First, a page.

Walgreens USA (Rx)          8.9%
Walgreens USA (Retail)  -0.9%
* Walgreens: Actuals for quarter ending Nov 30, 2017.  Kroger: Projected for quarter ending early Feb 2018.

This table shows what Albertsons is up against. Kroger, the #2 US grocer behind Wal-Mart is projecting modest growth. While Albertsons' grocery business is projecting positive comp store growth in the current quarter, this is an industry with minimal near-term growth. Walgreens has driven strong growth in its Rx business, but Rx only represents 19% of the combined company's revenues, and we will see later that Rite-Aid has a lot of work left to re-position its Rx business.

For the PBM business, industry leader Express Scripts has provided 2018 guidance that projects 7.6% EBITDA margins and 6-9% EBITDA growth. For the nine months ending September 30, 2017, revenues were down 1% year over year. The company does not provide 2018 revenue guidance.

Our takeaway: The combined company generally does not operate in growth industries.  The name of the game will be winning market share and delivering on the cost and revenue synergies the company has outlined.

Geographic footprint
Following the pending sales of 1,932 stores to Walgreens Boots Alliance ("Walgreens"), Rite Aid's stores are concentrated in eight states: California, Pennsylvania, Michigan, Ohio, New York, New Jersey, Washington, and Oregon. This creates a complementary footprint with Albertsons in the northeast and west coast of the US.  We know the companies have over 20 million members enrolled in loyalty programs.  Their ability to cross-promote stores in the same geographic cluster through these loyalty programs could be a strong differentiator for Albertsons/Rite Aid.




Combined company financial profile
In January, both Albertsons and Rite Aid reported financial results for the nine months ending December 2, 2017. The Rite Aid financials represent the company's continuing operations, as it is in the process of selling 1,932 of its stores to Walgreens for $4.375 billion. Both companies are in similar positions with respect to leverage and interest coverage, with the combined company having a leverage ratio of 4.6x and interest coverage of 3.1x.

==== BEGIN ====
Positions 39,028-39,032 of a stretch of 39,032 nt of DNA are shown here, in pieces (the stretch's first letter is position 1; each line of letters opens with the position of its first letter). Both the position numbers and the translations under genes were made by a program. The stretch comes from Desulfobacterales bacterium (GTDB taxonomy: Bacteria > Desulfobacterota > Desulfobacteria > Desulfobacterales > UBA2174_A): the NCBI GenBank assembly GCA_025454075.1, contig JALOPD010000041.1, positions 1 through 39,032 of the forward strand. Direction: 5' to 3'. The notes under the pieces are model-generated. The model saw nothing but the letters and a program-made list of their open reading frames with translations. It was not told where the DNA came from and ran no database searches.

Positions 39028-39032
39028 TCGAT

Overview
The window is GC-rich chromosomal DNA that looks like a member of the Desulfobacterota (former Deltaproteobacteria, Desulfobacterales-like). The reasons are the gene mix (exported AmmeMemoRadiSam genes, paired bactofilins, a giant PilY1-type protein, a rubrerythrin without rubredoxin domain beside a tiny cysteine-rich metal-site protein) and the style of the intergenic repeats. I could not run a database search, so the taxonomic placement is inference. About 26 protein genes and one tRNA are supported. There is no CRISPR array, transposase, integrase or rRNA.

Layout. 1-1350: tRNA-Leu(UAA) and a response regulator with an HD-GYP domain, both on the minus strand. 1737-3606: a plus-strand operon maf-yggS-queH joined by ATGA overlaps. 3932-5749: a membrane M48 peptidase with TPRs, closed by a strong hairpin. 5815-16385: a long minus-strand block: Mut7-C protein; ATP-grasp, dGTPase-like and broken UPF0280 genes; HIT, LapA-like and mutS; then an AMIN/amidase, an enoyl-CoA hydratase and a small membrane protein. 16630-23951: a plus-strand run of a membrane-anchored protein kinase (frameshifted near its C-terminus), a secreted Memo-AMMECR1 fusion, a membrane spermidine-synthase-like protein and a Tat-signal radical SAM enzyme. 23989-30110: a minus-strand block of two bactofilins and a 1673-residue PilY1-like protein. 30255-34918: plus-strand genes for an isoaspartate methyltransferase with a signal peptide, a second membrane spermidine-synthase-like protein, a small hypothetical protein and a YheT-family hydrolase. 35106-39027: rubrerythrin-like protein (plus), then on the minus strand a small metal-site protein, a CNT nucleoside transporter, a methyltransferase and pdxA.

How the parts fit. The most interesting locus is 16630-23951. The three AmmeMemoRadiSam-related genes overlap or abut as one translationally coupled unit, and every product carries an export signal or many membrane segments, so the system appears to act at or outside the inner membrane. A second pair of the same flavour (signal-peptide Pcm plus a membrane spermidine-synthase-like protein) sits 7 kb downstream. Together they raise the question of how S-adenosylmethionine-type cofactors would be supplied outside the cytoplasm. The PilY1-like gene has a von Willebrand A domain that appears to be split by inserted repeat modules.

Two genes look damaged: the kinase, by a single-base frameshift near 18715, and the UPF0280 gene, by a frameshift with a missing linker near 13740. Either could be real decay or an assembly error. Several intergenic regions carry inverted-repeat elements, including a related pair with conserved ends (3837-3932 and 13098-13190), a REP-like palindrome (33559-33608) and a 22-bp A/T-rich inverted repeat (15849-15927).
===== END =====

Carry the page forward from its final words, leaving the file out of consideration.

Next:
$ in millions
    Albertsons     Rite Aid   Combined 
Long-Term Debt
$10,928
$2,986
$13,914
LTM EBITDA
$2,400
$632
$3,032
Leverage Ratio
4.6x
4.7x
4.6x
Annual Interest Expense
$776
$200
$976
Interest Coverage Ratio
3.1x
3.2x
3.1x
Figures as of, or for the period ending, December 2, 2017. "LTM" is "Last 12 Months," Leverage Ratio is long-term debt divided by EBITDA, and Interest Coverage is EBITDA divided by interest expense.

To put these ratios in perspective, Verizon has leverage of 2.7x and interest coverage of 9.3x. The Albertsons 7.45% '29 bond we recommended has a yield to maturity of 9.85% and priced in the mid 80s. A Verizon 3.7% '28 bond has a yield to maturity of 3.756% and is priced close to par. Therefore, an investor in the Albertsons bond is being compensated an extra six percentage points in yield for the extra risk due to Albertsons' higher leverage. In addition, if the Albertsons bond approaches par in the near term, an investor could sell the bond and achieve a total return materially higher than the yield to maturity.  This is the BondSavvy playbook for achieving equity-like returns investing in individual corporate bonds.

Most recent quarterly results
Both Albertsons and Rite Aid have struggled with underlying trends in their businesses. Both companies have been reporting negative same-store sales over a number of quarters. That said, during the February 20 analyst call, Albertsons did project +0.6% same store sales growth for the quarter ending February 2018.

Albertsons Q3 results